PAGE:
What’s funnier is that this sample code shown on screen at WWDC 2016 caught my eye:

asynchronous Xcode UI testing

Turns out, Apple uses the same technique!

Assertions in Closures

Another useful technique in asynchronous Xcode UI testing is to perform assertions on user-interface elements in response to closure execution. Often, indication of completion of long running calls like web service retrievals will be implemented with closures. I’ve written Xcode UI tests that explicitly call the web service separate from the application in order to cross-check data returned. Basically, I’ll ensure that the data the raw web service returns matches what is in the application. Whether this is your use case or not, you can use this pattern to make assertions in the closure on callback completion. The only requirement is that Xcode UI API calls need to happen on the main thread:

// 1
let expectation = expectationWithDescription("API Request Complete")
var response: Response?

// 2
RequestUpManager().get(id: "3688840") {
  (response: Response?, error: NSError?) -> () in
  
  if let response = response {
    response = response

    // 3
    dispatch_async(dispatch_get_main_queue(),{
      // Verify there is something on screen that matches what the API provided.
      let cell = self.app.cells.elementBoundByIndex(0)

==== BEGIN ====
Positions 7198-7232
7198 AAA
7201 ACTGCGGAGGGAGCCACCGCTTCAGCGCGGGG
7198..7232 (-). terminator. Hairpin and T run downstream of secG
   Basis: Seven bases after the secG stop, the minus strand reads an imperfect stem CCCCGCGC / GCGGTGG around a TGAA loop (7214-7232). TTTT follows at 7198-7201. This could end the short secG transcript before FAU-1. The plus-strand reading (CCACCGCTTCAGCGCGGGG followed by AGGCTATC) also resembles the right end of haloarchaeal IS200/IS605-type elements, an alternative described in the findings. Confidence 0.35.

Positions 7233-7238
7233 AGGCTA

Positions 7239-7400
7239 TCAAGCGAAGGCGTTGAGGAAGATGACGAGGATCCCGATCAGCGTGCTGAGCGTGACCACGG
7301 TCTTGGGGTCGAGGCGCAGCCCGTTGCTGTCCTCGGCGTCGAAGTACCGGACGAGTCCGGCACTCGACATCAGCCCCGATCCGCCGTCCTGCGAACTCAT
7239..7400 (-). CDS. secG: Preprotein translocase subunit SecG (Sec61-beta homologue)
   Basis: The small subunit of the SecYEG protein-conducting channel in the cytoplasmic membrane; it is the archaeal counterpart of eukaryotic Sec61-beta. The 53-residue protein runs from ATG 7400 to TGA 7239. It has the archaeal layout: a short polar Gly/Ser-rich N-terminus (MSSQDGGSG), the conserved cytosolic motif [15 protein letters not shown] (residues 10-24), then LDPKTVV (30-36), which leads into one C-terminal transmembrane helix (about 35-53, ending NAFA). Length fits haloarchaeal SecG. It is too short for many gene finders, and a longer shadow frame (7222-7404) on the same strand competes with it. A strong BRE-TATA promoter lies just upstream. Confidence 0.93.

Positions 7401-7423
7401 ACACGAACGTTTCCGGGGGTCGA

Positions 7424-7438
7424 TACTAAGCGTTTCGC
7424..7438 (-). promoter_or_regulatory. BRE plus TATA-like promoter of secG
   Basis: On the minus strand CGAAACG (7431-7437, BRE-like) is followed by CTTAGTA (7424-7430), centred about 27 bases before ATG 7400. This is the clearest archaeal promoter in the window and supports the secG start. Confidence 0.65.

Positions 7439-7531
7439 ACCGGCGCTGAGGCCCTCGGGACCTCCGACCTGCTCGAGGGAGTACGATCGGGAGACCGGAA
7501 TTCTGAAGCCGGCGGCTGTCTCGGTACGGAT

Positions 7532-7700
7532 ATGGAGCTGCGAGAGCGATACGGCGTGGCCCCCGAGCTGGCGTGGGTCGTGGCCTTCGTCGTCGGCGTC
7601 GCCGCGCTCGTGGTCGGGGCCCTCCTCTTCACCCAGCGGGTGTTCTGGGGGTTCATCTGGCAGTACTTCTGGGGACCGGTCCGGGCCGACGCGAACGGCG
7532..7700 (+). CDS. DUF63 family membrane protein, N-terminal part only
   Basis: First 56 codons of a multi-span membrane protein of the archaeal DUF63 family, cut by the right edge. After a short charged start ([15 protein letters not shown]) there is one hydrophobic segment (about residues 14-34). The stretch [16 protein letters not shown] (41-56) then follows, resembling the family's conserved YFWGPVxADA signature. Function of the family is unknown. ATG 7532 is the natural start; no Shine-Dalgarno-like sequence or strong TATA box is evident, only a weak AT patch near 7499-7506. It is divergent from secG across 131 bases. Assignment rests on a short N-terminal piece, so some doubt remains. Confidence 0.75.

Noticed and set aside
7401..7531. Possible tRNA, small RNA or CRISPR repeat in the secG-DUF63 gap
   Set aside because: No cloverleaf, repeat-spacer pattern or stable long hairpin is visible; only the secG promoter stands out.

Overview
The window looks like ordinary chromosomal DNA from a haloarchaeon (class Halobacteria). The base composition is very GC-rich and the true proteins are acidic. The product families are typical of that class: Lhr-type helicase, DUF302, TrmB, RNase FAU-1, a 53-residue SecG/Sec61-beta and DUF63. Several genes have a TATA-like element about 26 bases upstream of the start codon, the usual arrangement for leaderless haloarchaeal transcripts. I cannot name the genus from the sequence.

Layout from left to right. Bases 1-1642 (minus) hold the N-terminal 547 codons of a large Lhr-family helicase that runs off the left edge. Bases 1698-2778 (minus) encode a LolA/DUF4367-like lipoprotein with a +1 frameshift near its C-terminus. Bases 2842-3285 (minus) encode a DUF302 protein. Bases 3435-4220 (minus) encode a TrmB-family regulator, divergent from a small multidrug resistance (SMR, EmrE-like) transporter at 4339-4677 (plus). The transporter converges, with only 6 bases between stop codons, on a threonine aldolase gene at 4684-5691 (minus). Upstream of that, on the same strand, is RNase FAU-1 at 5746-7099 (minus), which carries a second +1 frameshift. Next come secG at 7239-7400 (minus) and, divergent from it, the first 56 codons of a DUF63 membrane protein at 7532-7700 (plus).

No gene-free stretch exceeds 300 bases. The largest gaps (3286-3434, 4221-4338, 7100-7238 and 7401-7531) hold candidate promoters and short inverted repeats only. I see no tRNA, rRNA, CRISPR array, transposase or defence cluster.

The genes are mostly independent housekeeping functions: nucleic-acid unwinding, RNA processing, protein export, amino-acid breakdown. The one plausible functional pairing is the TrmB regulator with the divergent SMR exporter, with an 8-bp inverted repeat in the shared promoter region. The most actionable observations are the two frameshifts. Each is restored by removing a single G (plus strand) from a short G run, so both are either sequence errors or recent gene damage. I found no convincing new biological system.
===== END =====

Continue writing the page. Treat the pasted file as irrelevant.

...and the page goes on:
XCTAssertEqual(cell.staticTexts[response!.position].identifier, "Position")
      expectation.fulfill()
     })
  }
  else {
    // 4
    XCTFail("Unexpected object returned from API")
    expectation.fulfill()
  }
}
// 5
waitForExpectationsWithTimeout(WAIT_TIMEOUT, handler: nil)
  1. Use expectations to keep the test running while the request loads.
  2. Synchronously load data from the API.
  3. Tell the main thread to verify what’s on screen. (This will crash if not done on the main thread).
  4. Explicitly fail the test if unwrapping the optional data returned from the API fails.
  5. Using XCTestExpectations, wait for the asynchronous code to complete.

Wrap Up

These are just a couple little tricks I’ve learned for asynchronous Xcode UI testing when taking my first dive into the API. It’s always nice to get in and try out a tool beyond what’s shown in documentation or videos, you get a much better handle for nuances of what’s available. Have you come up with any solutions for these challenges in asynchronous Xcode UI testing?

Happy cleaning.